As far as family is concerned, my daughter will be 16 in Dec and she's already been told that one day she'll be the office manager unless she comes up with something she'd rather do. She's not super motivated, prefers to take the path of least resistance so I imagine one day she'll be running this ship but she's grown up in it so I believe she'll do well.
  6. irrig8r

    irrig8r LawnSite Platinum Member
    Messages: 4,553

    BCG, I haven't had to meet a payroll since I sold off my maintenance accounts to my former employees 15 years ago, but I still wake up in a cold sweat from nightmares about meeting a payroll now and again. No kidding.
  7. irrig8r

    irrig8r LawnSite Platinum Member
    Messages: 4,553

    Since he's the edjumucated college grad, with more formal business schooling than I've had, I think I should let him take the lead with that, and then just kind of guide it with some reality checks.
  8. DanaMac

    DanaMac LawnSite Fanatic
    Messages: 13,221

    Not that I have family to take over the business, but I would like to get the company to a point of running with little interaction from me. I just haven't taken the steps necessary to get there. I would like to have my two current employees work into that, but that have shown no interest in the day-to-day office operations. One may get forced into it anyway. Not knocking any of you older guys :) but this tech is mid to upper 50s, and he knows he can't do the daily grind forever either. But he has downfalls and really doesn't want to do all the paperwork and phone calls.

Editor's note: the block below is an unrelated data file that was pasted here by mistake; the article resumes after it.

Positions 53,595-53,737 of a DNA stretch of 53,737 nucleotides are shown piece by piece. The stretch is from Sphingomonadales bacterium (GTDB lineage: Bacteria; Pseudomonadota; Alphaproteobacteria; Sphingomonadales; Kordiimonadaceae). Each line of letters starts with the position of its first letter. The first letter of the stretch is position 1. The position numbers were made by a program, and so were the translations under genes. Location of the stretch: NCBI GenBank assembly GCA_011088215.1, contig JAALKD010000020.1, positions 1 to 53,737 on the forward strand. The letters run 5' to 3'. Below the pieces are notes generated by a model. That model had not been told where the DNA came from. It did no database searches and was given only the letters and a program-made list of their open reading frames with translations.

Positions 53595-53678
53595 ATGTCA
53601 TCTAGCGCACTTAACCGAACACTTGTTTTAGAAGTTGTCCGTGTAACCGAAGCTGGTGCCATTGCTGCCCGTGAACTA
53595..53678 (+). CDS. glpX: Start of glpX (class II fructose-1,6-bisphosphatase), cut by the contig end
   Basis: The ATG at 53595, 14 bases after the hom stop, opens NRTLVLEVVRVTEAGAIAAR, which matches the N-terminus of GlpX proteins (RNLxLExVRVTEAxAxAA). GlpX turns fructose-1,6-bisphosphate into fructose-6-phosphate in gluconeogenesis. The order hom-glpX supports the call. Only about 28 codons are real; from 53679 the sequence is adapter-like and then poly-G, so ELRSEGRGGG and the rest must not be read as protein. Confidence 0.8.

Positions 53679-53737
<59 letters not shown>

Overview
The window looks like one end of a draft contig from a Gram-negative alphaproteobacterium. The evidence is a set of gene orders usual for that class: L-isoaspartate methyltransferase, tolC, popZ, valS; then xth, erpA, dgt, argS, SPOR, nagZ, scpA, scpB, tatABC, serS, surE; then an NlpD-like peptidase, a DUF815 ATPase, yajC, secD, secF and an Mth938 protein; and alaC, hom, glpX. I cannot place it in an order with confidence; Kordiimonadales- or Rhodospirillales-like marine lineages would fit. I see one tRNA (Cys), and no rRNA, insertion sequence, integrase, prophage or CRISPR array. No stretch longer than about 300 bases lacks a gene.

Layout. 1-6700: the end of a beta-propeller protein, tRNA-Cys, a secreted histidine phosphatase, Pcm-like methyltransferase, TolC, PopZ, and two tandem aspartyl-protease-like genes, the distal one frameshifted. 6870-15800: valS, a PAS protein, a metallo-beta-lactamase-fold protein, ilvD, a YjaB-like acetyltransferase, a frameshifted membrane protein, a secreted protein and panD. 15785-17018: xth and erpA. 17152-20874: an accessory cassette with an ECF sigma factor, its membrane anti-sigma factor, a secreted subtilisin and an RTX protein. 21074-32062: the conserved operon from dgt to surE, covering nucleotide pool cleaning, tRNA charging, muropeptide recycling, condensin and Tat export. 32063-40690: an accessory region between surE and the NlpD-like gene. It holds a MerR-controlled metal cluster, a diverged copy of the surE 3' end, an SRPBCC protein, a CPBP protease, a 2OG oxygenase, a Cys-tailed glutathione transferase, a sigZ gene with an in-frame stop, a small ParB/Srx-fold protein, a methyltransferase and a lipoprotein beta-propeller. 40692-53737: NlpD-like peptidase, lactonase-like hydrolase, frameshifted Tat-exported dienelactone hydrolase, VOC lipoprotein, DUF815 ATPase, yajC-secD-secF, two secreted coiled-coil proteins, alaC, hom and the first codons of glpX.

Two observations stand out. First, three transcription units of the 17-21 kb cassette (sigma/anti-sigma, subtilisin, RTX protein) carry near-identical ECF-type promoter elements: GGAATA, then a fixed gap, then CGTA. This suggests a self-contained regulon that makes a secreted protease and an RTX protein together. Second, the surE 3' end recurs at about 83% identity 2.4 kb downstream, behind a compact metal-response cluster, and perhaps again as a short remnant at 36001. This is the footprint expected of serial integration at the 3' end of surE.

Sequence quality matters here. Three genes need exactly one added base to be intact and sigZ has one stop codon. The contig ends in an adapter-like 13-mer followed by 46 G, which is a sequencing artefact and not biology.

I would say have your son work for 1-2 years stabilizing the company and understanding the ins and outs before trying to grow it at this time. Or if he wants it to grow, try growing with your core focus, irrigation, for now rather than buy new equipment and start up services that you have not done recently.

    I know, Pete will say spend and grow to benefit the economy, but you don't want to strain the relationship with your son if things don't work, and money becomes tight again. Actually Pete, I know you feel it is more profitable as a one man show anyway.
  9. bcg

    bcg LawnSite Bronze Member
    from Tx
    Messages: 1,865

    There were times in the beginning that I would lose more than a little sleep over payroll. The last few years we've not been even close to missing it, I've even been able to cash my own paychecks on time. :)

    I can definitely see the appeal of staying small but I'm never going to be able to live the life I want if I'm the only one doing work. I had a business before this that was really just owning my own job because I could not replicate myself. I started this business because I didn't want to be in that position anymore/again.

    Messages: 18,668

    Total net profit one man show has its limits. % net profit then the one man show wins hands down. My only argument for one man show is when this is your alternative.
    You've added debt, employees, secretary, office and you are making less or no more than what you would as a one man show but you've added a very high degree of stress and headaches. My personality would not allow me to be comfortable running or growing a business. I'm too intent on trying to make everything right for everybody. John Jr. has a much better personality for growing a business and all the risks involved. His quality will never match mine in service and I think he would agree with that.